This question is indeed a little bit on the philosophical side (or perhaps this answer is!)
It is much easier (and probably scientifically more accurate) to state when a system is not BCS Cooper-paired than to say when it is. We can say that we have evidence that a material is a BCS-type superconductor, but we cannot say it is one with 100% certainty. BCS is a model and of course in any real material there will be deviations due to band-structure, electron-electron interactions, etc.
There are numerous experiments that are indicative of and consistent with the BCS theory of superconductivity. Of course, the most notable is the Hebel-Slichter peak, which BCS predicted. Then there are the Giaver tunneling experiments which showed a uniform (s-wave) gap in the density of states. There are also the phonon bumps in the second derivative of tunneling spectra analyzed in depth by McMillan that are suggestive of a phonon mechanism. Then there are the experiments with flux quantization and Josephson tunneling which show charge $2e$ quasiparticles. Of course this latter example is also present in unconventional superconductors. However, these are all suggestive of BCS-type condensation when considered as a whole.
I do believe this question is in some sense ill-posed because all of these experimental signatures, which are predicted by BCS are not necessarily specific to BCS.
Most unconventional superconductors don't conform to the BCS theory because they violate one or several prerequisites for a BCS superconductor such as:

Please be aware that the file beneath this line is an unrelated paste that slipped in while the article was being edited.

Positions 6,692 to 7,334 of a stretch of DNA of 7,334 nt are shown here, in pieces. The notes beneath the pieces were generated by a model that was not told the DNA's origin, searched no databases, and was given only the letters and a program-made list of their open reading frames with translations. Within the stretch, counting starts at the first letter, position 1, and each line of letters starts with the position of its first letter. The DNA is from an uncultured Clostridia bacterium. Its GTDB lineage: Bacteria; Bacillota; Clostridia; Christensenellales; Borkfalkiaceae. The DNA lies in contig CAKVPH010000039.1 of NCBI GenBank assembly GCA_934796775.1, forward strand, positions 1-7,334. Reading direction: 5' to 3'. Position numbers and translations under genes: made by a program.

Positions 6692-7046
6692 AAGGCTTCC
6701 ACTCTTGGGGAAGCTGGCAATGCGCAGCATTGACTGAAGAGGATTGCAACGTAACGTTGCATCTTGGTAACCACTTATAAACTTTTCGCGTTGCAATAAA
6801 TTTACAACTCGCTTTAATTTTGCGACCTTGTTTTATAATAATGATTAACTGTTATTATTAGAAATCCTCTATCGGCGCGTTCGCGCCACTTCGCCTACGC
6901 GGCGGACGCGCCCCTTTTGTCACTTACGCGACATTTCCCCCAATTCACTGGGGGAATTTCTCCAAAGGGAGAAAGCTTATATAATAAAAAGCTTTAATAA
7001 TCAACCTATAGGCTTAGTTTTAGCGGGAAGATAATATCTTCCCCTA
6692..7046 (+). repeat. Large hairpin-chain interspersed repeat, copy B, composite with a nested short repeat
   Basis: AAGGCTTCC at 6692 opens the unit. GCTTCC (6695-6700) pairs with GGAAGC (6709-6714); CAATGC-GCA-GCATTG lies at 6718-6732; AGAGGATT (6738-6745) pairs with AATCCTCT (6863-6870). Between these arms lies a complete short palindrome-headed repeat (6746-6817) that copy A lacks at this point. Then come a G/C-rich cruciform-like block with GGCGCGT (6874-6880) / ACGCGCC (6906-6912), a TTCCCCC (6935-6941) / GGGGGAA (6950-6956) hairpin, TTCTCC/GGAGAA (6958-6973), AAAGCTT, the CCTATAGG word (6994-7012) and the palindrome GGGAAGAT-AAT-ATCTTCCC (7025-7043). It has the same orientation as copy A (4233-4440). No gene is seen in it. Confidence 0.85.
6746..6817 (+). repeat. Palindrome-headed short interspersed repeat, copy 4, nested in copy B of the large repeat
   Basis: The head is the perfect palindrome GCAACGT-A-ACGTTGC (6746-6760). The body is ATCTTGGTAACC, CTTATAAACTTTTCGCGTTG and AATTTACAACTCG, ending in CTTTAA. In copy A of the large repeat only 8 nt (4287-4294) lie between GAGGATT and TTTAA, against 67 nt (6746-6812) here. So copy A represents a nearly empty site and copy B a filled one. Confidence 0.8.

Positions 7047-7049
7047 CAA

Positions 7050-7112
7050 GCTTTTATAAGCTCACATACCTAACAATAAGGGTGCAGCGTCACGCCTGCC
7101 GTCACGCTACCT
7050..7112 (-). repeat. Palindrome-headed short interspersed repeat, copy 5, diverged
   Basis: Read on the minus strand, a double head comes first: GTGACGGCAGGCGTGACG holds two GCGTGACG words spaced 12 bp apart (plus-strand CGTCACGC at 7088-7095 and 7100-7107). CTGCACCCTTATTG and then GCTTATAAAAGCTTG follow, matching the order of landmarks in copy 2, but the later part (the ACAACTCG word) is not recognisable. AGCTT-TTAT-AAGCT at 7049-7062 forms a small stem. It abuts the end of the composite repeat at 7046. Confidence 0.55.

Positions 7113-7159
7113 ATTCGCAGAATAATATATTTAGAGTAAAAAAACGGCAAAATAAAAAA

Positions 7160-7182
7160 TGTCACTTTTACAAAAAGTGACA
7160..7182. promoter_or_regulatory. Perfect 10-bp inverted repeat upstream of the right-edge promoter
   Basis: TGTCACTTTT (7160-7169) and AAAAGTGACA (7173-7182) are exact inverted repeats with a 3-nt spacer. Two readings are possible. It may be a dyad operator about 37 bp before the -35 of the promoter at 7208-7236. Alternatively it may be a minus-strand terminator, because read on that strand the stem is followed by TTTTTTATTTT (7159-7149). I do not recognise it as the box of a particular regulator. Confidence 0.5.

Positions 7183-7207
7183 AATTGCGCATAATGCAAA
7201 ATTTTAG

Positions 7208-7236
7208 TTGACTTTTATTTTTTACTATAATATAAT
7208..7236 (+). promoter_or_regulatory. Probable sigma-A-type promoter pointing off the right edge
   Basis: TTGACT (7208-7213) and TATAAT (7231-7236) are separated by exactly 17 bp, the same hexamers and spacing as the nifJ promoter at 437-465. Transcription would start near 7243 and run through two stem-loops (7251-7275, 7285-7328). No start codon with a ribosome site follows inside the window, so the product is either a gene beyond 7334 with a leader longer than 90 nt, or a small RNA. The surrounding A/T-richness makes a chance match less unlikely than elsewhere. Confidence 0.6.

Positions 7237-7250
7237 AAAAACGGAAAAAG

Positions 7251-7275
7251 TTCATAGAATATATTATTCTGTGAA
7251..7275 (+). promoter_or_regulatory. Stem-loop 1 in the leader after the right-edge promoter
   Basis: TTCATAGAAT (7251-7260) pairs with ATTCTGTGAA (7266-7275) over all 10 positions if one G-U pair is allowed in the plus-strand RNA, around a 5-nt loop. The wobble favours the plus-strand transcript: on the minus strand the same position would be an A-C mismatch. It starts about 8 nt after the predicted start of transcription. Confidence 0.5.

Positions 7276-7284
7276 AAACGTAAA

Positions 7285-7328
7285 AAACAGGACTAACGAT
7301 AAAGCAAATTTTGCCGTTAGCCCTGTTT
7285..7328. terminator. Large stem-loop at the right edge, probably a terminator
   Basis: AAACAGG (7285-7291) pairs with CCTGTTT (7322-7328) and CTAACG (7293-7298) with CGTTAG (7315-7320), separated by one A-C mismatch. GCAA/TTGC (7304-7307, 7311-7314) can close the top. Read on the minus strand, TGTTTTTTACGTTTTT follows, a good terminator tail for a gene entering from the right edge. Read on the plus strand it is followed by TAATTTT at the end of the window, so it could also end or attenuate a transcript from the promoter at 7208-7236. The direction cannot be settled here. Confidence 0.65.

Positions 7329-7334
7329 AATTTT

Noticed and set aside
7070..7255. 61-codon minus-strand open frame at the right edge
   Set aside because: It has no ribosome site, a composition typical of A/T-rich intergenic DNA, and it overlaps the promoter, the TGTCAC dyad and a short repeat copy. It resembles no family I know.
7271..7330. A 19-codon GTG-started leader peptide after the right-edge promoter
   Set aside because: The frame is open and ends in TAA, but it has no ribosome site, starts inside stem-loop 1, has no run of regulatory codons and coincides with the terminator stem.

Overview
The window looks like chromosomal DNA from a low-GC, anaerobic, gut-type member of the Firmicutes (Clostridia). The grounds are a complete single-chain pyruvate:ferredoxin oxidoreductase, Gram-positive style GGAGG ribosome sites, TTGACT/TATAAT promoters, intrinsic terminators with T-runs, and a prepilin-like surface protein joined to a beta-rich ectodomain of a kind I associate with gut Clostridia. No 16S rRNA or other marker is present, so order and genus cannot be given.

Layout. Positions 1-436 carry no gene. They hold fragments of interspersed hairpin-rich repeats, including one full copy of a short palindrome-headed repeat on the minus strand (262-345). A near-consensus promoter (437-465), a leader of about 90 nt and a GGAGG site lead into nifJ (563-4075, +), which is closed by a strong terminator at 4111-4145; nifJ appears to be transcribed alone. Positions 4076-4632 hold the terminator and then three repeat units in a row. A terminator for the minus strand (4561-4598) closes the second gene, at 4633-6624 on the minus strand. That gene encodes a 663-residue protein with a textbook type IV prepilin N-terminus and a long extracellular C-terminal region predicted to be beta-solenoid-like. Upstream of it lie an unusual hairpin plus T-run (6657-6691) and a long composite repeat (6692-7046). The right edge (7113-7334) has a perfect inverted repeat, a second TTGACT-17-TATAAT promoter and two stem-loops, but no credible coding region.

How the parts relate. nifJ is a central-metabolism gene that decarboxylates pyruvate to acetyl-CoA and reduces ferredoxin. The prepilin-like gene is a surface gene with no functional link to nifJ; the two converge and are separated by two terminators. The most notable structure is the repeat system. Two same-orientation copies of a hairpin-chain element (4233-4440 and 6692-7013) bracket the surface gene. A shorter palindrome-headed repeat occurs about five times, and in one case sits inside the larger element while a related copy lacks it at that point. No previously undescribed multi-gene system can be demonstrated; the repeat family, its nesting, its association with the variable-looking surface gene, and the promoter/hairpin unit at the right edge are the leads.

1) Arising from a Fermi Liquid normal state
2) Being three-dimensional metals prior to undergoing the superconducting transition
3) Being adversely affected by magnetic impurities
4) Being unaffected by non-magnetic impurities
5) Being phonon-driven
6) A few others
Nature is much cleverer than us humans and it is easy to imagine her coming up with much more exotic mechanisms of superconductivity that conform to almost all but a single glaring absence of an experimental signature that we thought necessary for Cooper pairing or condensation to occur.
We should therefore not ask if a specific superconductor is a BCS superconductor but examine whether or not we can find evidence to show that it is not a BCS superconductor. If the superconductor in question keeps passing the tests, the closer we are to certainty that it is a BCS-type mechanism that is responsible for the superconductivity in the particular material.